Artists have a dirty little secret:
Every masterpiece you encounter in a museum was built on top of many failures. And you never see these other works. All that we see is what made the cut. If an artist is a perfectionist, and a ruthless critic of their own work, that means a whole lot gets tossed out.
I believe this is why so many people think they "can't make art" — they don't see the imperfections, the works-in-progress, the almost-art that must be destroyed along the way to making "Art".
So for my mid-residency exhibition here at USM's Gallery Adiwarna, I decided to highlight the imperfect, the small studies and tests I'm making as I prepare for much larger works.
Cliche-verre Cyanotypes in situ at Adiwarna Gallery, USM
Temple study 1 – Cyanotype Photogram on handmade paper
Some are more crooked than I'd like,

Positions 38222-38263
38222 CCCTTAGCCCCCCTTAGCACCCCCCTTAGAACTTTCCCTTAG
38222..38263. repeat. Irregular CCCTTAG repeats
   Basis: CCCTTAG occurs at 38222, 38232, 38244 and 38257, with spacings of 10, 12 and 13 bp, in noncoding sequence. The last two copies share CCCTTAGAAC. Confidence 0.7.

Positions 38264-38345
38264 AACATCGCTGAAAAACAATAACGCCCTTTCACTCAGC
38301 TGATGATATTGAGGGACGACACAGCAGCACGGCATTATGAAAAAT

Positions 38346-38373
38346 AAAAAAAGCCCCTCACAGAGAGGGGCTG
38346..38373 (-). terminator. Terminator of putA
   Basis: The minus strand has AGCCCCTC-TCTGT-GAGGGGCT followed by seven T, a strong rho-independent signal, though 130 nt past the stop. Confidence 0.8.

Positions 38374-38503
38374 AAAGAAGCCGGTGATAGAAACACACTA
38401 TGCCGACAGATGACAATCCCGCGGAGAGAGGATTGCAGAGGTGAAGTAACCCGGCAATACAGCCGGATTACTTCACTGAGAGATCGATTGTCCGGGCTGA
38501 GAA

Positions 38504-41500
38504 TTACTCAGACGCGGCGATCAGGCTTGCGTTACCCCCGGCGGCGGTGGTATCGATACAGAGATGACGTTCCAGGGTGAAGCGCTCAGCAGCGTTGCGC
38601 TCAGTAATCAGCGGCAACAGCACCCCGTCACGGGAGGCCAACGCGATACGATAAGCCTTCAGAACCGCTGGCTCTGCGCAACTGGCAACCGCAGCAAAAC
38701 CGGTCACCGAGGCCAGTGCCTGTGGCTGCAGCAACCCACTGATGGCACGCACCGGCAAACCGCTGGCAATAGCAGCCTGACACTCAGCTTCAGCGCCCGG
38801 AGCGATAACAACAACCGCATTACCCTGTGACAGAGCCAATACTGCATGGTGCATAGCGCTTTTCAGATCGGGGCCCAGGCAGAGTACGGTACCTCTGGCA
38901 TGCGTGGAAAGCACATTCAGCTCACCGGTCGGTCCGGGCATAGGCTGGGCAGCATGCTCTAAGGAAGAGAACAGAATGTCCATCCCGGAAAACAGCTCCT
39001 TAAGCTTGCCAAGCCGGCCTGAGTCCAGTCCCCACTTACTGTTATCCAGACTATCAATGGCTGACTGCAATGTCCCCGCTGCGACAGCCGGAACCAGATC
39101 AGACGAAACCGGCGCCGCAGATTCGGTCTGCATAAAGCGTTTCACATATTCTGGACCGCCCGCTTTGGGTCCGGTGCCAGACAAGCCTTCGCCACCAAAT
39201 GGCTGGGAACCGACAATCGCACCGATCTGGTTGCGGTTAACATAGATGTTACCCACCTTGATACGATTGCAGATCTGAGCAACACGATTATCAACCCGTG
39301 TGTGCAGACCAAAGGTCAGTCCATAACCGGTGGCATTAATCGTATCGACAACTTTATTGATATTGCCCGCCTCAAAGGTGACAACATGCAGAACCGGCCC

Two Hands – Cyanotype photogram of mehndi stencils
While others are overexposed.
Rolling Terry – Cyanotype contact print on handmade paper. From an artist's e-story project
At times the installation space leaves a bit to be desired,
Shaman's book – Cyanotype contact print on handmade paper, 1/15
But at others, when mounted on a sheet of handmade paper, the final print looks even better than before.
These 27 works in the show were selected from over 100 prints that didn't make the cut. The rest will be recycled into papers for another project. I see a failed print as something to learn from, for a while. I look at the many versions as I work on a series. Afterwards, I get rid of most of them to clear the way for what I make next.
It's never good to have too many failures staring you in the face as you start something new…
To see the artwork up close, stop by the exhibition at Adiwarna Gallery. It will be up until February 2012.